OB District 7 clifsOB District 7 InnOther issues include a local hotel holding weddings on its fabulous clifftop, with neighbors complaining of all the parking being gobbled up by the wedding guests.

Yet, another is the exact boundary of the district: is it the middle of Adair Street as some would say or does it go down the middle of the alley to the south of Adair?

High-Rise

District 7 has the largest high-rise apartment and condo complexes in OB – and they’re right on the cliffs themselves. The massive buildings at the end of Orchard and the one at the end of Pescadero helped give rise to the grassroots movement that passed the thirty-foot height limit.

OB District 7 hugeApts For awhile a local OB group, the OB Ecology Action Committee organized picket lines and other lobbying efforts in the mid and early Seventies in attempts to tamp down any enthusiasm for these massive cliff invaders.

OB District 7 PescaHiRisThe exercise of some “property rights” can be detrimental to the community over-all. Here, back in the Seventies, developers installed this massive complex – and sparked a revolution against unbridled construction.

Where Is the District 7’s Southern Boundary

OB District 7 Alley east

Is this the boundary? Looking east up the hill.

There has been some confusion over just where the southern boundary of the district lays, and since it is the last district in OB going south, it’s also an issue for the entire Planning Board.  At a late 2013 planning board meeting, the board reconfirmed that the border is the alley between Adair and Tivoli, and not Adair itself. Some old maps show the line goes down the street.

OB District 7 alley westThe alley in question is a dirt one. Imagine – dirt allies in Ocean Beach.OB Plan Bd Rae Hartigan 3-5-14 007

Planning Board Reps

One of the seats for District 7 is vacant for the upcoming election.  Ginese Quann was the rep but she has just resigned, having been just appointed last Juen. The other seat is held by Raeanon Hartigan, the head of the elections committee, whose term ends in one year.

 

Take a walk – check these out.

OB District 7 WarWlkScho Warren Walker private school on Point Loma Ave.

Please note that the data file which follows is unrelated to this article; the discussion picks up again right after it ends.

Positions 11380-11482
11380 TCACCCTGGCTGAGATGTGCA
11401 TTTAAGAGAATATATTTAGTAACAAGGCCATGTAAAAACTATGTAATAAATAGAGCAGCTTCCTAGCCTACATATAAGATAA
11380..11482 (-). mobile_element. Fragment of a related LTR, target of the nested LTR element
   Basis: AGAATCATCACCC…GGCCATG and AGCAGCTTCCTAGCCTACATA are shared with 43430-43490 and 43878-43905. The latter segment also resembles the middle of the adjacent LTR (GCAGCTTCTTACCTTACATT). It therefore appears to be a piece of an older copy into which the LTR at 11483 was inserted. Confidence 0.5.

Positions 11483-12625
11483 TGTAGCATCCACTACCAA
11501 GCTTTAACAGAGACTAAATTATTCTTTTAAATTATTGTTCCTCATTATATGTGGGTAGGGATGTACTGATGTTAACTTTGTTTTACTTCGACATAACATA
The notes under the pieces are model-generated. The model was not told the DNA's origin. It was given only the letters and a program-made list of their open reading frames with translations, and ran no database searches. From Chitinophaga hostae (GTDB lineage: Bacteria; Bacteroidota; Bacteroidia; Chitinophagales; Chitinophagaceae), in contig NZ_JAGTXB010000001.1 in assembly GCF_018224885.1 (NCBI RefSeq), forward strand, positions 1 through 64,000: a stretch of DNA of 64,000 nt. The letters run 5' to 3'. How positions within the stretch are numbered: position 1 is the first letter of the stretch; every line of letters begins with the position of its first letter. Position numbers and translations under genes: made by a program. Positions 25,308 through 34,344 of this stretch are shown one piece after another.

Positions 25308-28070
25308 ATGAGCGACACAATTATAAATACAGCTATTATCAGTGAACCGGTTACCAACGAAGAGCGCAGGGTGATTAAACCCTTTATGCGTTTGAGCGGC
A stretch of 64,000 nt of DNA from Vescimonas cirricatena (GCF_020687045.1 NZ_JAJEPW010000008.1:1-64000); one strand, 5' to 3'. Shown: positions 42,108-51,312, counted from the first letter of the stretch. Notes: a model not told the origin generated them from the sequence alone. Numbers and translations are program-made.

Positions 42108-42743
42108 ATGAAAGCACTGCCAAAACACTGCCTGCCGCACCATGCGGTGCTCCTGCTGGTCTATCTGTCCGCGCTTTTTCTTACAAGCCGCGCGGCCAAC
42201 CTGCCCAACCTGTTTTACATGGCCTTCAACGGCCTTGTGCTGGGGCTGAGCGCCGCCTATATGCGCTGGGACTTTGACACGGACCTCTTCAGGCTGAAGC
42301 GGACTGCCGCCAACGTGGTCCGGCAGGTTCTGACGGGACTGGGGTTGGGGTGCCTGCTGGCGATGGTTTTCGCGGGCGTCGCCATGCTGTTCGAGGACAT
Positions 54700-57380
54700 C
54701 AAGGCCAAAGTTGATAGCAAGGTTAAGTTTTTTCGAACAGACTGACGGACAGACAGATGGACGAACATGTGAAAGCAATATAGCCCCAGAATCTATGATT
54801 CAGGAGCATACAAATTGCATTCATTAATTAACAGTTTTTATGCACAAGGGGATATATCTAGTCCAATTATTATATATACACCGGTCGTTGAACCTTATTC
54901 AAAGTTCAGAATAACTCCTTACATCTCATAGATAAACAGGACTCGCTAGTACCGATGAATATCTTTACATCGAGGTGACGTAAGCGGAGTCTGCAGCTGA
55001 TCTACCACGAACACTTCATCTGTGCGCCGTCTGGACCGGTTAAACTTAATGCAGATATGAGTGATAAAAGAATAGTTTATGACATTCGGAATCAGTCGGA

OB District 7 Rehab hsesBeautiful but expensive rehabs.

OB District 7 oldClifHseAn older cliff house.

OB District 7 LrgHses 02OB District 7 lrgCondosOB District 7 HipHseThe “Hippie House” of Sunset Cliffs

OB District 7 ClifAptsOB District 7 birdsrockThis is District 7.

{ 4 comments… read them below or add one }

avatar Lynne Miller March 10, 2014 at 2:53 pm

Thanks for the coverage of the districts Frank! I didn’t know there was confusion about the southern boundary of OB. I think it is important to clarify the southern boundary because there may be someone on the south side of Adair who would like to serve on the OBPB, or to be eligible to vote for board members.
One small correction. There was never a restaurant on the corner of Adair and Point Loma Ave. That building has never been permitted as an assembly building, it has always been retail. Ranchos had a small retail (mostly organic food) store there, and they inserted a Deli. They had a few tables inside , but eventually the tables were removed. Thanks for the article and the pictures!

Reply

avatar Frank Gormlie March 11, 2014 at 3:47 pm

Lynne, thanks for the update. However, if it walks like a duck … I had several experiences there at the corner of Pt Loma and Ebers (not Adair) when Ranchos ran part of the place as a restaurant – not a deli, so it was a restaurant, you know, with tables, menus, servers, the whole gambit.

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avatar nostalgic March 11, 2014 at 4:52 pm

Regarding Ranchos, the only difference in Frank’s definition and Lynne’s was the appearance of servers on his list. But as for today, I understand that the rent is $7000 a month. This is hard for a small business to make ends meet. Or maybe it is $8000, I have heard both numbers. What could go there? Do permits mean anything? And who is expected to make the building habitable, the tenant or the landlord? This is private property. The landlord must operate within the law, just like the rest of us.

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avatar TR March 12, 2014 at 12:25 pm

Sea Trader employee told me last week landlord refused to financially assist with repairs of building. Kodiak restaurant owner decided against moving into space. He also mentioned a high rent.